Light Up Your Life

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Modern filmmakers need high-quality, adaptable and responsive kit, and that’s exactly what they get from the Canon EOS C700 FF. As Canon’s top-of-the-line cinema camera, its full-frame sensor offers unrivalled image quality and a set of features that make it easy to shoot in almost any lighting conditions. That’s what award-winning cinematographer Tania Freimuth discovered on her introduction to the camera – and Canon’s Sumire Prime lenses – when shooting the short film, A Change Of Heart.

Tania’s a filmmaker who likes to work with available light as much as possible, something she was inspired to do by the celebrated cinematographer, Néstor Almendros, who shot Kramer vs. Kramer, Days of Heaven and Sophie’s Choice, among others in a glittering career. “This doesn’t mean I won’t light a location,” she explains, “but the natural order is my guide, so I look for ways of controlling what’s available, either through reflectors or my choice of camera position, and only when necessary do I augment what’s in situ.” For Tania, this means visiting a location by day and night to understand where the light falls, its position in relation to the movement of the sun and where, if needs be, she will supplement the available light.

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From dimly lit interiors to low-light exteriors, A Change of Heart is full of such situations, says Tania, including “an exterior night scene, which took place near a railway bridge, at night, lit by a street light”. She explains: “Although it had a wide spread, it was an insufficient source on its own for my purposes. I was able to augment the light with the use of a boom light to capture the scene as I saw it.” The C700 FF’s large sensor was instrumental in capturing this and, along with Canon’s new range of Sumire wide-aperture cinema lenses, “it allowed me to take advantage of the sensitivity of the sensor – which I set at its native ISO 800 – and shoot creatively in low light,” Tania explains.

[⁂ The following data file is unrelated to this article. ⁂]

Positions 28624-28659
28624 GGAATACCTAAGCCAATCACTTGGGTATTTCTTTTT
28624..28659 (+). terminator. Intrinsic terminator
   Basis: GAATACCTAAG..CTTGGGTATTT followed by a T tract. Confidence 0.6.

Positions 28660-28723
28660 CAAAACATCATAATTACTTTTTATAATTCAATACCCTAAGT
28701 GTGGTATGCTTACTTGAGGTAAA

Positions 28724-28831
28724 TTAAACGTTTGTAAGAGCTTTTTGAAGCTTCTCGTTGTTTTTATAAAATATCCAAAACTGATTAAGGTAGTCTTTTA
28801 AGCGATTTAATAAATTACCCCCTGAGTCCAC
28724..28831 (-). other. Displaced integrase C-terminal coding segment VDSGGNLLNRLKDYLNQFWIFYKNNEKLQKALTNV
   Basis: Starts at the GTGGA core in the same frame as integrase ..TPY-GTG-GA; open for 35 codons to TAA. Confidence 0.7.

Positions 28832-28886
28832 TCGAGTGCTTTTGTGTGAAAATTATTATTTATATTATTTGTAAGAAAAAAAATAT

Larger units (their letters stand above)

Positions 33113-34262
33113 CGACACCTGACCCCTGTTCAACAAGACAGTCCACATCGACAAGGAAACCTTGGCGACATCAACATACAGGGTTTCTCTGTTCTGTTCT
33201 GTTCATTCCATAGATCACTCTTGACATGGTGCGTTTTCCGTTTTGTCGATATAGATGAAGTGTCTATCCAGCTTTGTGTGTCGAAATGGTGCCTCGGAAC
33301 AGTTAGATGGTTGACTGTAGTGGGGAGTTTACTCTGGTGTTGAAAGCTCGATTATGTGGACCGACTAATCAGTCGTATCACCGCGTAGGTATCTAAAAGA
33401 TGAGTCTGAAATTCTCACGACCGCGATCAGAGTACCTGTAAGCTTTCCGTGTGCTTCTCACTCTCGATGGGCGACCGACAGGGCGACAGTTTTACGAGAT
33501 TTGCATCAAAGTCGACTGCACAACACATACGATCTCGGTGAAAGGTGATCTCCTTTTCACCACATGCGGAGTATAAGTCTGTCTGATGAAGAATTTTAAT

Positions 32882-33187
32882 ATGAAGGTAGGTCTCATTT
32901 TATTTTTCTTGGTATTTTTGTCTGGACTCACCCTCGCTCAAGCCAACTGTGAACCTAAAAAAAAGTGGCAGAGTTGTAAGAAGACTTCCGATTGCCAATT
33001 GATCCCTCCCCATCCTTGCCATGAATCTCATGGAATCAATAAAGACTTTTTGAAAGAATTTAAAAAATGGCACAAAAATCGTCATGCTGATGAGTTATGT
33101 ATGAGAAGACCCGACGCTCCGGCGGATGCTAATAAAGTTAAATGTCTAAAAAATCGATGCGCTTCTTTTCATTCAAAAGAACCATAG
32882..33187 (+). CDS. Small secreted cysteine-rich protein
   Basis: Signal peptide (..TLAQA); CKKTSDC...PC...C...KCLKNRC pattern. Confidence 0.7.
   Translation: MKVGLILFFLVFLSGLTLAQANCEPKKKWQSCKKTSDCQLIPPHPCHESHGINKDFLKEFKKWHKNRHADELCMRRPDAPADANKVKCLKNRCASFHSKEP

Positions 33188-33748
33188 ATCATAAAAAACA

“The camera definitely allowed me to do more with less,” she continues. “Coupled with fast lenses, the C700 FF’s low-light performance and 15 stops of dynamic range let me get high-resolution, cinema-quality footage from a portable, lightweight lighting rig. So, in addition to making it a suitable option in a variety of situations, it’s very helpful in managing a tight shooting budget, as you don’t need so many lights.”

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The dynamic range and low-light capabilities weren’t all that Tania enjoyed about the C700 FF’s sensor. “Shooting with a full-frame sensor was exciting, and I enjoyed the field of vision and depth it gave me to work with. Being able to get close-up on a spherical lens without compressing the distance or the image and retain some space around the subject is part of the big-screen look I’m after. And in the longer term I can see that the C700 FF’s option of swapping into Super 35 or Super 16 formats could be really useful in creating the appropriate look and feel for a film, while reducing the need to seek an alternative camera.”

“On my projects,” Tania continues, “I also need to consider recording formats and whether they fit the requirements for distribution by a broadcaster as well as workflow. A diverse range of codecs and access to the optimum colour spacing is what I look for, and for that reason, the C700 FF is a camera I’d definitely consider on the next film I’m shooting.” In this way, the C700 FF’s choice of formats like Canon Cinema Raw, ProRes and XF-AVC makes workflow highly adaptable while keeping the ultimate quality.

Despite its huge spec and rugged build, Tania also found the C700 FF comparatively light, meaning she could vary shooting style between mounted and handheld, depending on the production’s needs. “The style of operating a camera is, for me, driven by the story and the wishes of the director,” she explains, “but during a shoot, it’s common for me to switch between operating from a tripod and going to a rig. Ergonomically, no production camera is an obvious choice for handheld, but in terms of shape and weight when fully loaded with all necessary accessories, the C700 FF is comparable with the other large format cameras I work with, so I would just look at how best to rig the camera to use it effectively.”

After her experience shooting with the new camera, what would Tania say to someone who was thinking of using it? “Personally I feel that, for an owner and operator, the C700 FF is well worth considering. As well as the benefits of being full-frame, the camera offers a diverse range of shooting codecs, sensor crops and picture profiles, which make it highly versatile and therefore an attractive option – because it can be used on almost any production and any light,” she concludes.

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